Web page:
Random forest (RF) is a popular ensemble learning method that is widely used for the analysis of remote sensing images. RF also has connections with the kernel-based method. Its tree-based structure can generate an RF kernel (RFK) that provides an alternative to common kernels such as radial basis function (RBF) in kernel-based methods such as support vector machine (SVM). Using an RFK in an SVM has been shown to outperform both RF and SVM-RBF (i.e., using an RBF kernel in an SVM) in classification tasks with a high number of features. Here, we explore new designs of RFKs for remote sensing image classification. Different RF structural parameters and characteristics are used to generate various RFKs. In particular, we explore the use of RFs depth, the number of branches between terminal nodes of trees, and the predicted class probabilities for designing and evaluating new RFK. Two depth-based kernel are proposed: an RFK at the optimal depth, and a multiscale one created by combining RFKs at multiple depths. We evaluate the proposed kernels within an SVM by classifying a time series of Worldview-2 images, and by designing experiments having a various number of features. Benchmarking the new RFKs against the RBF shows that the newly proposed kernels outperform the RBF kernel for the experiments with a higher number of features. For the experiments with a lower number of features, RFKs and RBF kernel perform at about the same level. Benchmarking against the standard RF also shows the general outperformance of the proposed RFKs in an SVM. In all experiments, the best results are obtained with a depth-optimized RFK.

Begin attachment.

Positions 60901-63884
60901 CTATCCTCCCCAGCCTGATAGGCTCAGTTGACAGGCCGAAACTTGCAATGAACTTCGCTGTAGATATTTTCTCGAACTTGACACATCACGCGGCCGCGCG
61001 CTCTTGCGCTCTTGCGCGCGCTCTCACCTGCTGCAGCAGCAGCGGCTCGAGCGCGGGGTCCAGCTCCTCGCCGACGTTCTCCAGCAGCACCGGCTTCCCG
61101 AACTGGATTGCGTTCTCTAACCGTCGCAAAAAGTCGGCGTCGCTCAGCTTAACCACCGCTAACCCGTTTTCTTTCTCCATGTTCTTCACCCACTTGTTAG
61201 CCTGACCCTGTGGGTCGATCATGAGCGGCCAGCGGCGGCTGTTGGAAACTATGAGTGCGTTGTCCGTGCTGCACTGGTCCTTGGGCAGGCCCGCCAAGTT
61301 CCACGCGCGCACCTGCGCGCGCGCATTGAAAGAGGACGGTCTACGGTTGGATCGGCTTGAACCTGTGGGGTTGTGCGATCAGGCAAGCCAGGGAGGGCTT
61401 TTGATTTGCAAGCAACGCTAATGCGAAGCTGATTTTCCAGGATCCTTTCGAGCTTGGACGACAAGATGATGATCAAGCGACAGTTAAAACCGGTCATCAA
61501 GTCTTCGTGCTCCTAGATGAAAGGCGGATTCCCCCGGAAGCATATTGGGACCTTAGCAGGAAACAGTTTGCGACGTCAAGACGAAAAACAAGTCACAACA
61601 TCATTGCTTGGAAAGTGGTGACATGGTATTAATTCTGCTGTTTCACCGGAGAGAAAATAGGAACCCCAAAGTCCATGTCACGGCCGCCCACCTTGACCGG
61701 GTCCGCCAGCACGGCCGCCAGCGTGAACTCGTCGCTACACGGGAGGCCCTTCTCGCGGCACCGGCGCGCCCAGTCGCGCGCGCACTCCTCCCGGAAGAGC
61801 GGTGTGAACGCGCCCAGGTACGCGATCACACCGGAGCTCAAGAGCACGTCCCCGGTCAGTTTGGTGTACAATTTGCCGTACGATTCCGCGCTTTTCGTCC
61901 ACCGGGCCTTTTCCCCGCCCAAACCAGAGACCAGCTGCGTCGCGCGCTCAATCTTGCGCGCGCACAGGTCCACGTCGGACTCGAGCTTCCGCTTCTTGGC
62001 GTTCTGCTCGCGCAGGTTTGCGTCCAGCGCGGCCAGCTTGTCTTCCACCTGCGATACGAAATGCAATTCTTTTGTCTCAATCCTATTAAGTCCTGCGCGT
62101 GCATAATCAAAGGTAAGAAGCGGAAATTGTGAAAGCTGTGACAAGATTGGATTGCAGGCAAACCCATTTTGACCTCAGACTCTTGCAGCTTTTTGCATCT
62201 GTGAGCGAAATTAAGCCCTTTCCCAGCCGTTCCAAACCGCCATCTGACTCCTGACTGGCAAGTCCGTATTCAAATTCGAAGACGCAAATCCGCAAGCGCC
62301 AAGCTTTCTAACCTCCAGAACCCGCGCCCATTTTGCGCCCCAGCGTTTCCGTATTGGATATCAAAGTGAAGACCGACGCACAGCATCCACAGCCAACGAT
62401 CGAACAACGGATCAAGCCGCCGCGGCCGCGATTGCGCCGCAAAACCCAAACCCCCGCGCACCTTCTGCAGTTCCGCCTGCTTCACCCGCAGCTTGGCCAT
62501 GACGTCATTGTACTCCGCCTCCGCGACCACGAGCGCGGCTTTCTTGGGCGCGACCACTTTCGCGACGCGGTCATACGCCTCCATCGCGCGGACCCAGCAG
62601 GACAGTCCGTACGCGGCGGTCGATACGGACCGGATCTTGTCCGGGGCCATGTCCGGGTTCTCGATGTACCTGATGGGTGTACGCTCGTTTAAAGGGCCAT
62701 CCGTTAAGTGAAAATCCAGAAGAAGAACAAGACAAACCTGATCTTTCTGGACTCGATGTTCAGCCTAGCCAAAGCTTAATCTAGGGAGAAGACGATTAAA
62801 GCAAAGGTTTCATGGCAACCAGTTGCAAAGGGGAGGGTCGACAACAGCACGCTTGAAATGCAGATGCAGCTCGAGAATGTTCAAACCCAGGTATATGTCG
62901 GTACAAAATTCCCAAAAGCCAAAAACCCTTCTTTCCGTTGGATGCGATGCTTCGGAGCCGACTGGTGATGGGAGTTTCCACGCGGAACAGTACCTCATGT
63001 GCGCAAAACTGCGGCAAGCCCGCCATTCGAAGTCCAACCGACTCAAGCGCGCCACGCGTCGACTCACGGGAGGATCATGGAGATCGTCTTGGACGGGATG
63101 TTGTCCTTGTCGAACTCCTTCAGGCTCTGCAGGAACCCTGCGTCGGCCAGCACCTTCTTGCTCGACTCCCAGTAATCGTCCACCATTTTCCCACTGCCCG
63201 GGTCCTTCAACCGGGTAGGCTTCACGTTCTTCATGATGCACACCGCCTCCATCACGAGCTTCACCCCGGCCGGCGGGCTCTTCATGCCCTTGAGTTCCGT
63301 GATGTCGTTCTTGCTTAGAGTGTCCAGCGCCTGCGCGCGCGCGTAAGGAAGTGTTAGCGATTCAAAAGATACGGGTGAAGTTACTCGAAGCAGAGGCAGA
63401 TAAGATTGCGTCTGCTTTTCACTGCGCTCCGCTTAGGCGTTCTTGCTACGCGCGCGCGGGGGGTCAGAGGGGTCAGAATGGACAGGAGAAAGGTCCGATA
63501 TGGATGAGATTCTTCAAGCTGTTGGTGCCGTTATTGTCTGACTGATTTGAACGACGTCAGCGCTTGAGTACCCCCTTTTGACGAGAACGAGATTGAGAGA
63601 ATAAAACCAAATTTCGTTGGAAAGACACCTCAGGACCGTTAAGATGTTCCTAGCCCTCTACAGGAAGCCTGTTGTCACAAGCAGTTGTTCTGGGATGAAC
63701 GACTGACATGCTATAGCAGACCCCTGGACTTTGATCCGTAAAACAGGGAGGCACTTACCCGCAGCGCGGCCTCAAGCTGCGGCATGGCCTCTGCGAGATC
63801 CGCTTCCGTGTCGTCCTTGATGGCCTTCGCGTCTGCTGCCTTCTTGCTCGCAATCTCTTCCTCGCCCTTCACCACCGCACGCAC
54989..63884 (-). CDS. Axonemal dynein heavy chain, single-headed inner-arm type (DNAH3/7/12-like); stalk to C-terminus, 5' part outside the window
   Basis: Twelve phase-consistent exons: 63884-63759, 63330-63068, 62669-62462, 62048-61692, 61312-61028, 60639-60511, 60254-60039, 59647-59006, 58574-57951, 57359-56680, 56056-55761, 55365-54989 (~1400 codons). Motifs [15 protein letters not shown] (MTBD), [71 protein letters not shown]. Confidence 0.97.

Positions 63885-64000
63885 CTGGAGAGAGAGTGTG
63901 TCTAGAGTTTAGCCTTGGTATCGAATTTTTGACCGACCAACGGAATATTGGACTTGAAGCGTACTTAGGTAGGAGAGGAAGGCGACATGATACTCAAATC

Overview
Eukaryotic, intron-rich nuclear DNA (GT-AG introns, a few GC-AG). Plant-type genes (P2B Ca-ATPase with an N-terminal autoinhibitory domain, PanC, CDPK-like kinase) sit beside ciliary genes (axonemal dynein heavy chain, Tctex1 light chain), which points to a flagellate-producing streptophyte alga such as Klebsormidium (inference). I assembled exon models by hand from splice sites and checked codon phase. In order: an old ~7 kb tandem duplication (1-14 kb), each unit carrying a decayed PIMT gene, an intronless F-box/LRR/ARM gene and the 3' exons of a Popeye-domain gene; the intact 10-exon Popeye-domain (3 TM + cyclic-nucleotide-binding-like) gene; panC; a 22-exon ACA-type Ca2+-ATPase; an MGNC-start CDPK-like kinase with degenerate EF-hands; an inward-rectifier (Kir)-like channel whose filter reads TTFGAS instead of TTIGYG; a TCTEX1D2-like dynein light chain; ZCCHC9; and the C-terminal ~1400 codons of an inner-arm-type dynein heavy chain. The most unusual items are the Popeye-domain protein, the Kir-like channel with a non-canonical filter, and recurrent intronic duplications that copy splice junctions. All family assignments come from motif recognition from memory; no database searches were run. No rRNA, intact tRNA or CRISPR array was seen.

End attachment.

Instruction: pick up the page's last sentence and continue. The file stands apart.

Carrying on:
|Number of pages||11|
|Journal||IEEE Journal of selected topics in applied earth observations and remote sensing|
|Publication status||Published - 28 May 2020|